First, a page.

Social workers are regulated health professionals who work with individuals, families, groups and communities to improve individual and collective well-being. They share the core values of respecting the dignity and worth of all people, pursuing social justice, providing service to humanity, practicing with integrity, confidentiality and competence.
In Canada, we have three overarching pillars that support and guide a skilled and ethical social work profession: education, association and regulation.
Each pillar has its own mandate, which supports the field by fostering excellence, promoting and supporting the profession, advancing social justice and ensuring ethical service provision.
The Canadian Association for Social Work Education (CASWE) promotes excellence in social work education, scholarship and practice. It does t his through accreditation of social work programs in Canadian universities, as well as through consultation, collaboration, advocacy and the dissemination of research.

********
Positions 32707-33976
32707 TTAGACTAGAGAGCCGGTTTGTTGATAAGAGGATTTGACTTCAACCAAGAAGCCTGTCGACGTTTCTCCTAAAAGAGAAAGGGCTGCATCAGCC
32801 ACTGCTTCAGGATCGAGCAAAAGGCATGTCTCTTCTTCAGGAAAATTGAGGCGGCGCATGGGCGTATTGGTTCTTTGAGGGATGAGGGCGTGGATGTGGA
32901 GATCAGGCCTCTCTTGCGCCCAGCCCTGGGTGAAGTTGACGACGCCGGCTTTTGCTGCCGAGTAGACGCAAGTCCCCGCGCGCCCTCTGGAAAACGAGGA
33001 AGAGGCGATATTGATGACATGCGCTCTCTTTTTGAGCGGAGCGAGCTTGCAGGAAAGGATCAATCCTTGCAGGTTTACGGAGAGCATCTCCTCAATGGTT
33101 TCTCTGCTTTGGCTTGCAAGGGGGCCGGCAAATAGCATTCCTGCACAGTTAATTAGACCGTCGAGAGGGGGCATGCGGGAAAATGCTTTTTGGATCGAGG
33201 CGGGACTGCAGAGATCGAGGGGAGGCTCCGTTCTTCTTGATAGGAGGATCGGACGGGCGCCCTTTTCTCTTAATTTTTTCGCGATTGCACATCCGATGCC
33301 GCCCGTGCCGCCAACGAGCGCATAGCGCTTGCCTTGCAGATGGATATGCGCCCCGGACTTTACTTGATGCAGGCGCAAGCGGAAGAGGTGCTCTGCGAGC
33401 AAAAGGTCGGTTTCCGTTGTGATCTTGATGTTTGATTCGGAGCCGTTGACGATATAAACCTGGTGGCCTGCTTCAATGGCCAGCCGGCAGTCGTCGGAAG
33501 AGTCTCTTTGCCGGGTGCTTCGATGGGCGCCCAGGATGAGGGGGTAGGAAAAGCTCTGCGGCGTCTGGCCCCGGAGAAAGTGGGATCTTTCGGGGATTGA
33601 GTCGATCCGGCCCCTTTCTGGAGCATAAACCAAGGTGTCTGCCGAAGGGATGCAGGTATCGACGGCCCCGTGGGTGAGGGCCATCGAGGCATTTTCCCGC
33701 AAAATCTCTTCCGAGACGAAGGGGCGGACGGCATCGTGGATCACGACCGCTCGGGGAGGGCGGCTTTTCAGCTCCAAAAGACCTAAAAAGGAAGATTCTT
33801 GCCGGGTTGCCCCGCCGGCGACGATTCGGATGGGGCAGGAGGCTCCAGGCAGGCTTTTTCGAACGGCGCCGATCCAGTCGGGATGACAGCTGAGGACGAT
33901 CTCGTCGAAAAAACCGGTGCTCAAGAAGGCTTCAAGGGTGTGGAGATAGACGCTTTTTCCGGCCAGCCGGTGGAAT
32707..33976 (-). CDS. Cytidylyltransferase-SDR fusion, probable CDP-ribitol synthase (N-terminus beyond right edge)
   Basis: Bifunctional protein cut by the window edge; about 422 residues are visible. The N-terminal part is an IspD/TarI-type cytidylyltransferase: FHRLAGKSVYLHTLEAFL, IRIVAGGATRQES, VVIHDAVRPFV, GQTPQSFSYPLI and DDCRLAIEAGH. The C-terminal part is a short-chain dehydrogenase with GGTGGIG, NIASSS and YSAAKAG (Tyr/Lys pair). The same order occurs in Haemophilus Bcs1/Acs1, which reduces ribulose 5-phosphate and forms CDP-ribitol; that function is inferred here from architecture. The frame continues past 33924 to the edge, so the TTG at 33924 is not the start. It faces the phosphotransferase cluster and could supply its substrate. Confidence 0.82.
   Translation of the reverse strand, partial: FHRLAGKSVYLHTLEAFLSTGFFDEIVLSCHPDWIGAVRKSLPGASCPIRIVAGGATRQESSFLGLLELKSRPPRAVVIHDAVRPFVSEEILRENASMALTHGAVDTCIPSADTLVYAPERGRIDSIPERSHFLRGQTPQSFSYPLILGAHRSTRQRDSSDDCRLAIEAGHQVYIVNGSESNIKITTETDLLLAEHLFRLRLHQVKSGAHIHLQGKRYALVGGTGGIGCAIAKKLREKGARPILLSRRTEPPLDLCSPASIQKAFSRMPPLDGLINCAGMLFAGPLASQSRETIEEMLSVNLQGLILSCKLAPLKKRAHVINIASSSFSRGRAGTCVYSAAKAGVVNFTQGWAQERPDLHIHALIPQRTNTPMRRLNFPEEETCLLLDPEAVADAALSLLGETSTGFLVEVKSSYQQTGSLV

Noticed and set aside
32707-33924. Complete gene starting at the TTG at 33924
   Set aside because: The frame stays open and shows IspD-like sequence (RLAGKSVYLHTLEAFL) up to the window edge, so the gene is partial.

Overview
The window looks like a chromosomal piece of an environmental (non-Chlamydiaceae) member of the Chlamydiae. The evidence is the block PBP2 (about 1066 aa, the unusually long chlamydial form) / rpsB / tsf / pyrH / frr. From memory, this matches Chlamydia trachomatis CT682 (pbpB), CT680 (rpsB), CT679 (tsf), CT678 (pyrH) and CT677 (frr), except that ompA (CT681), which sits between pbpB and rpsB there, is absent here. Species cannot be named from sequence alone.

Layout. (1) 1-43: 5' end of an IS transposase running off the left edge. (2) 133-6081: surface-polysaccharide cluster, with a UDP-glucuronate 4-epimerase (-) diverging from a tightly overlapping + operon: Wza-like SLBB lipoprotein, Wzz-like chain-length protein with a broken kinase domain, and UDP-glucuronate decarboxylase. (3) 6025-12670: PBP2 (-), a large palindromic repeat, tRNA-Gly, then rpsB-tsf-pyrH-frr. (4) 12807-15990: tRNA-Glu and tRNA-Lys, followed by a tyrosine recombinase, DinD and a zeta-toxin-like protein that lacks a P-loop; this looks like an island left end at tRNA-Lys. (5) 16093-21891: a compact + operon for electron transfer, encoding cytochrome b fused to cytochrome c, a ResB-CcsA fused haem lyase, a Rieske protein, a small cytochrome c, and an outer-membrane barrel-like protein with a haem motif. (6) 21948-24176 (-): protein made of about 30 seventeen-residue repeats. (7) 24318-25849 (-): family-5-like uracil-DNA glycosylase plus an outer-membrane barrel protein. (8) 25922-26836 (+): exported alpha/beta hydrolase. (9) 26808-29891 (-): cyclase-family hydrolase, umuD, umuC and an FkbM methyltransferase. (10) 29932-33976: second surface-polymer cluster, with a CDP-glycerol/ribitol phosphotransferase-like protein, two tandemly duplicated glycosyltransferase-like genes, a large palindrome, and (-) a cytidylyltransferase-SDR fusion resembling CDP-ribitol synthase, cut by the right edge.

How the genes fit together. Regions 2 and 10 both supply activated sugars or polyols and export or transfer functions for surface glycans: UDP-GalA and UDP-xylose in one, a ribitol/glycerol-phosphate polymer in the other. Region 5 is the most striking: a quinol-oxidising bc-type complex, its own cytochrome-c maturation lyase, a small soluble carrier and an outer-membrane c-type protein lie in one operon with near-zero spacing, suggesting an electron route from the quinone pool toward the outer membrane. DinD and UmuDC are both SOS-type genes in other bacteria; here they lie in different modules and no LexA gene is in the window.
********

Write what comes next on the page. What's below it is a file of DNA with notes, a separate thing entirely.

The Canadian Association of Social Workers (CASW) is the national association voice for social work in Canada. We develop and disseminated the Code of Ethics and Social Policy Principles, which provide a consistent set of values, principles and standards of conduct for all social workers across Canada. We ensure that the frameworks in place to support the profession reflect current social policy principles.
The Canadian Council of Social Work Regulators (CCSWR) provides a national structure for provincial and territorial social work regulatory authorities to act together as the voice—both nationally and internationally—on social work regulatory matters in Canada.
In 2016, an intersectoral committee was established to foster communication, connection and collaboration among the three pillars at the national, provincial and territorial levels.
Composed of representatives from each pillar, the committee builds upon the history of collaboration between these three pillars and provides a framework to identify and prioritize issues of shared concern. It provides a unified voice for the three pillars, which enables them to better support and promote the social work profession.